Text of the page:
Amtrak has started offering writer residencies after seeing a few writers tweeting about how they wished it offered such a thing.
But what’s so great about creating on a train anyways? Jessica Gross, after finishing her cross-country train ride, explained in The Paris Review:
I’ve always been a claustrophile, and I think that explains some of the appeal—the train is bounded, compartmentalized, and cozily small, like a carrel in a college library. Everything has its place. The towel goes on the ledge beneath the mirror; the sink goes into its hole in the wall; during the day, the bed, which slides down from overhead, slides up into a high pocket of space. There is comfort in the certainty of these arrangements. The journey is bounded, too: I know when it will end. Train time is found time. My main job is to be transported; any reading or writing is extracurricular. The looming pressure of expectation dissolves. And the movement of a train conjures the ultimate sense of protection—being a baby, rocked in a bassinet.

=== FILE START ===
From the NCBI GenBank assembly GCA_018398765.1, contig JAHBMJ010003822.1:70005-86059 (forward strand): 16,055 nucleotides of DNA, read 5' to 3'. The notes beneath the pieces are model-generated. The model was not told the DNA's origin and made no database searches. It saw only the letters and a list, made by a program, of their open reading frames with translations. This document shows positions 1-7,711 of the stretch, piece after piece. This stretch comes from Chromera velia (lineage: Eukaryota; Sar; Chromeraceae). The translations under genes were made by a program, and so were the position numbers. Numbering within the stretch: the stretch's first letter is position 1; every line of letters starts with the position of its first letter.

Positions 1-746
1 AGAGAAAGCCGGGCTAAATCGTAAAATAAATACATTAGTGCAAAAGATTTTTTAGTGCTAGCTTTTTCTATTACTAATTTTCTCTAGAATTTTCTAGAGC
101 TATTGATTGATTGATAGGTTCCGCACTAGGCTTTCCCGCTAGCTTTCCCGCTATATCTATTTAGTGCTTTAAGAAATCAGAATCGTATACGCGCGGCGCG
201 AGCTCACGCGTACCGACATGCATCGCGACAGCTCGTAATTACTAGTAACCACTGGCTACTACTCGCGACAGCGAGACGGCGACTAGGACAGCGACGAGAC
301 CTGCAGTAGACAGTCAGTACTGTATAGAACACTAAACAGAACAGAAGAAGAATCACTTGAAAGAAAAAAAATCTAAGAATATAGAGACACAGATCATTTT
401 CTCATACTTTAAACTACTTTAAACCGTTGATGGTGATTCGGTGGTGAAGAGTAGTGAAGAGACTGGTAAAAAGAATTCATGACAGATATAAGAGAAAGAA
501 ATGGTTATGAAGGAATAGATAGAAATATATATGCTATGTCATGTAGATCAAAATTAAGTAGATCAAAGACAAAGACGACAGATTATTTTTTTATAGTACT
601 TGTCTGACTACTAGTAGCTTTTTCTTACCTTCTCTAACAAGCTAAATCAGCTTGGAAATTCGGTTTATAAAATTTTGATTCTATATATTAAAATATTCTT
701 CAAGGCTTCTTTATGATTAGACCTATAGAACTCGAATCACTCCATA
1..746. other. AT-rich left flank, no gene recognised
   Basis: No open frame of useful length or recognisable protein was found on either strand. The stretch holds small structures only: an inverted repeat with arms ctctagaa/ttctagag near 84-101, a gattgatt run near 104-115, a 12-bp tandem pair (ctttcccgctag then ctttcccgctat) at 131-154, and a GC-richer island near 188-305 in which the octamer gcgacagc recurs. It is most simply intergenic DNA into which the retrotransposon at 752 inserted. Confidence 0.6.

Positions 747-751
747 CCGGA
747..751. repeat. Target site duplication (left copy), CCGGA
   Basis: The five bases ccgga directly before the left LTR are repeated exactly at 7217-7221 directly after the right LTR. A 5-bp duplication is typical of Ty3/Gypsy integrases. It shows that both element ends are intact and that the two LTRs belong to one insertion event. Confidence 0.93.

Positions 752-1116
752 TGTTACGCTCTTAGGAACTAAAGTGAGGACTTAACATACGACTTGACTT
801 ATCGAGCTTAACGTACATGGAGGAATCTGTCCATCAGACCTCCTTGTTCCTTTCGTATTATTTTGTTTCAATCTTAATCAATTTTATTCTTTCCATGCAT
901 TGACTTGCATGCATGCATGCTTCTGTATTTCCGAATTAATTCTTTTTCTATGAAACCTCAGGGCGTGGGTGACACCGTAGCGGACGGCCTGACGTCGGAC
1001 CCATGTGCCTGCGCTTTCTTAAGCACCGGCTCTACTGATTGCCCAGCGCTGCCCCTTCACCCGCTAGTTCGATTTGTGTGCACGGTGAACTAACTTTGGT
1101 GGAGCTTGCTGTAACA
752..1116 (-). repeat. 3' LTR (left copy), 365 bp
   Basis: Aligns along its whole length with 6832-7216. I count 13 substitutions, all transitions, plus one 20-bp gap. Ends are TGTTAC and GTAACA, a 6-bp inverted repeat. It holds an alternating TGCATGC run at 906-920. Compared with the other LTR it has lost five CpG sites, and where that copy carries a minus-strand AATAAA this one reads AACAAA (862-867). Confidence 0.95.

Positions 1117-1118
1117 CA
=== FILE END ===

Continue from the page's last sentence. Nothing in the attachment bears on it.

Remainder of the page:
We think you should reach out to them as well! This kind of structured, quiet, and unfamiliar, working space would work well for any creative.